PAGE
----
Again I used the socket extension. I sat on it and pushed down as hard as I could and voila, the valve eventually screwed off! If you have something longer than an extension that you could use, do it. This thing hurt my ass something awful.
I should also mention that I read you can whack a few times on the old valve to help initially loosen it. I found that it did help. But don’t overdo it!
Now that it’s off, go ahead and compare it to the gold valve and stand there in awe for a few minutes.
I’m assuming you have your valve stack on and the valve is all ready to go. If not, I’m sorry. I’m not going to get into how to set up the valve. Racetech has a bunch of good info and there are plenty of guides and vids explaining it. But to try and be somewhat helpful, here are the videos that helped me out the most.
This guy explains very well about Racetech valves and how to put on your stack and other bits of good info:
Here are the Racetech videos explaining the whole process. They helped me out a lot.
Installing the Gold Valves is what got me all ticked off and ready to throw something. As I explained above, the valve screws into the cartridge. You can get it screwed in pretty good from the get go, but again, at some point it will just keep spinning. I tried the compression method I used to remove them, and it helped screw them down a bit more, but still not even close to torque specs. And that was the major problem, the service manual says to torque them to 40 ft-lb. That’s pretty darn tight.
Me being a stubborn guy and hating to delay a project, I tried to make a cartridge holder out of a PVC pipe. I had read of people using them successfully so gave it a shot. Unfortunately it failed miserably. The plumbing store had every size pipe you could imagine. But nothing the exact size I needed. I went with something that was just slightly too large and ground down the edges a bit. After cutting it with a grinder, it fit into the cartridge just fine…but wouldn’t work. I had someone hold the PVC pipe but as I tried torquing it, it started bending.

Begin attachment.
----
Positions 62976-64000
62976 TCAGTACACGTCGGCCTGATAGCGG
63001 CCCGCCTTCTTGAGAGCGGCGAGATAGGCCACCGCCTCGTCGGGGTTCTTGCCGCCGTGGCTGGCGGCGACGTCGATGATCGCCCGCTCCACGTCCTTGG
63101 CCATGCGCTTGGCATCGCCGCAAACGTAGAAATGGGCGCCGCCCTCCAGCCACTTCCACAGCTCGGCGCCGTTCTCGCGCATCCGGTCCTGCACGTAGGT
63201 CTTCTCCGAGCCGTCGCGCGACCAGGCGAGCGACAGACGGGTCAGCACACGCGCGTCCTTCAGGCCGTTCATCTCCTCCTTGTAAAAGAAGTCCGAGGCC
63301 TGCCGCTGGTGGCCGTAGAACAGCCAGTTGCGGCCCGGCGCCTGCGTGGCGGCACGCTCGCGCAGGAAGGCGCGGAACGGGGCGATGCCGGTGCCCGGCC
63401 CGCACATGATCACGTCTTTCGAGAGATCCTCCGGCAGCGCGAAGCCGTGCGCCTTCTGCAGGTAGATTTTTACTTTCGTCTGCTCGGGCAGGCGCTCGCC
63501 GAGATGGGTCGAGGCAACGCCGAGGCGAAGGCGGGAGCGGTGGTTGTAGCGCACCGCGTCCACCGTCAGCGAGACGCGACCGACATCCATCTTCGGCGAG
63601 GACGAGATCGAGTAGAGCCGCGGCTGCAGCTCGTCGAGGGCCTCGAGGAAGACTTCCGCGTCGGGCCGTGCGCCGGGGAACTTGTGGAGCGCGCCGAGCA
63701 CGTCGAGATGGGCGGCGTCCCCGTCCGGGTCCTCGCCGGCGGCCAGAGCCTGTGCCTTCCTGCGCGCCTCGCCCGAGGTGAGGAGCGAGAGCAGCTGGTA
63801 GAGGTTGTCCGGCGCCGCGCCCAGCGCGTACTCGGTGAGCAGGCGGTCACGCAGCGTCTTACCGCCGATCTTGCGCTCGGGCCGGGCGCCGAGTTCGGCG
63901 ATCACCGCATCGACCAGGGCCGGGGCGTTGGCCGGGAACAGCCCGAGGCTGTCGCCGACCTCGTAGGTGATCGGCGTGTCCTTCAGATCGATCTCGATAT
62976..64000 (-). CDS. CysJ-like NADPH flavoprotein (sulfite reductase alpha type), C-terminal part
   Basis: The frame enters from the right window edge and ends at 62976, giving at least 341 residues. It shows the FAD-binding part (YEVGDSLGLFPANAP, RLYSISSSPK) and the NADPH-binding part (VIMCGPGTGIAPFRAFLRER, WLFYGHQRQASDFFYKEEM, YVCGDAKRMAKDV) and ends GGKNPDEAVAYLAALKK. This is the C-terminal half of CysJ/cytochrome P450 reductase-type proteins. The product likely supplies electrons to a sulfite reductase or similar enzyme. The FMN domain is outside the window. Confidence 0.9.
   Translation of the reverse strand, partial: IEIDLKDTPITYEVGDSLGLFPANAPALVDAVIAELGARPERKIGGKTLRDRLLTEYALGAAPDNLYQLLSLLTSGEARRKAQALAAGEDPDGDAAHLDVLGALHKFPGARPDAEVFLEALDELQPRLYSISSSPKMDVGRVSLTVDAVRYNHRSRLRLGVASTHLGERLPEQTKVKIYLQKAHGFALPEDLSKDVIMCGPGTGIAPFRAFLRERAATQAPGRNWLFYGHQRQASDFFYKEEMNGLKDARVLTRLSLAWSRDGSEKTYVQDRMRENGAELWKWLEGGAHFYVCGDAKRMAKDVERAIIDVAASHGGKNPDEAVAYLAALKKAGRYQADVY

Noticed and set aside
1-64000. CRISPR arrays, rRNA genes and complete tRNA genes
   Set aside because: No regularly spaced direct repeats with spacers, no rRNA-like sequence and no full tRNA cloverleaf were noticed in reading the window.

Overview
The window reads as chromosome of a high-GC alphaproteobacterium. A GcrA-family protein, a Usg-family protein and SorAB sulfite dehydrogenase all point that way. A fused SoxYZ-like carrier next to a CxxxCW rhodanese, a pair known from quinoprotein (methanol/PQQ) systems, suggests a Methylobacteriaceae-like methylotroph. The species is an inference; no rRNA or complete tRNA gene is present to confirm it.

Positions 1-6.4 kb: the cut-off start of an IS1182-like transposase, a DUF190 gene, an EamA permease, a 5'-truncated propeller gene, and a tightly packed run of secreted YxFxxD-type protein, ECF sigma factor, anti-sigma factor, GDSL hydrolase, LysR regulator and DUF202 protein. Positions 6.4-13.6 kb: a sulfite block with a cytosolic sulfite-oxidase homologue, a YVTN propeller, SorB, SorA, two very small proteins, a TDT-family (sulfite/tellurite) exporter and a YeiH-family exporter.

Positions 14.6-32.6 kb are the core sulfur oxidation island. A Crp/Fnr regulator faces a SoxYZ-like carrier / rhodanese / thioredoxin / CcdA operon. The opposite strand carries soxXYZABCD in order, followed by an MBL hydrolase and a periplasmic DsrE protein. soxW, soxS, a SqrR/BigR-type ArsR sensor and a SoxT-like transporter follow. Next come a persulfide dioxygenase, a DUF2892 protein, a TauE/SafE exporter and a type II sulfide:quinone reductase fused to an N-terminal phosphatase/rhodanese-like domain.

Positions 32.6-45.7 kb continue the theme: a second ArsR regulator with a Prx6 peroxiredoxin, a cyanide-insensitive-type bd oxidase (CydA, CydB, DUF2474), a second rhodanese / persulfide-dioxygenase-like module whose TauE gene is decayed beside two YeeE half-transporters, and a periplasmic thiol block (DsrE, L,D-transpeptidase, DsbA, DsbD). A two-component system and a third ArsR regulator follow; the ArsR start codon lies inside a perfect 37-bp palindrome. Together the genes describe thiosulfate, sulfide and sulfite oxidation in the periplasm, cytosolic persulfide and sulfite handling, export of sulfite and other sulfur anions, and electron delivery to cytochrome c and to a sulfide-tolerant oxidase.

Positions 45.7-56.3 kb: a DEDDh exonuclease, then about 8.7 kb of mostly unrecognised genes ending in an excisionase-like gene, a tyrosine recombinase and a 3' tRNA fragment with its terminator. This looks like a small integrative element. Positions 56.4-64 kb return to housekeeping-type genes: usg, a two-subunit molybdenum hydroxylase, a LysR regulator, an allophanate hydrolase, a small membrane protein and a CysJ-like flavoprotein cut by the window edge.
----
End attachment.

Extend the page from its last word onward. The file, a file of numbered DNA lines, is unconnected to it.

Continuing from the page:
Here’s what’s left of the pipe after a few tries.
I think it might have worked if I didn’t need to grind it thinner so it would fit. But as it sat, it wasn’t strong enough. To make matters worse, little bits of the PVC slivered off into the fork. I needed to pour oil back in to try and get them out.
And to make matters even worse than that, all the attempts at screwing that valve in was taking its toll on the valve itself. The end was nearly rounded off. Those things must be made out of swiss cheese for how easy they are to strip. It’s my fault, but be warned…that aluminum won’t take much.
Defeated, I broke down and bought the cartridge holding tool. It took me some time to find it and get it delivered, but it was worth it.
Using the tool made it super simple. You’ll need to remove the nut and spring guide before using it. I managed to torque it to spec, but in doing so pretty much destroyed the end of the valve. I have no idea how to get that thing off if ever I need to. Luckily Racetech’s stack recommendation was spot on. Also, the tool I bought was a no-name tool. The black paint chipped off a bit while using it. Just like with the PVC slivers, I needed to pour some oil back inside to help get them out.
On a side note, I used the holding tool to remove and install the valve on the other fork. It was almost effortless. I didn’t even need help getting it torqued. So please do yourself a favor and buy that tool before you start.
After you get the valve installed, set your oil level. There are plenty of great videos and guides on how to do this. The service manual also covers this in detail.
Once your oil level is set, drop the spring back in. This is where the special “piston rod puller” tool would make things go a bit quicker. It’s simply a long rod threaded at the end that screws into the piston rod. Once it’s screwed in you pull the rod up and go to the next step. I didn’t have this tool so I came up with another way.
I used a wrench to hold the bottom. This will keep it dropping back down. Wedge it in like the picture below, push down on the wrench and use small pliers to grab the rod at the top. I used the red pliers two pictures down. Pull out the wrench, and repeat until the rod is all the way to the top. Be careful that your pliers don’t mess up the rod’s threading.
It takes a minute or so but it works.The rod will be high enough now that you can start screwing in the cap.
The cap will screw on almost fully, but not quite. The best I could do was use some thin pliers to hold the nut so I could tighten the cap. A proper wrench would be better but again, I didn’t have the right size.
Once the cap is tightened, pull up the fork tube and tighten it as far as it can go. Reinstall the fork and finally torque the cap and your’e done!
I hope this was useful. It’s really pretty simple, especially if you have the right tools. And please remember, I’m no professional!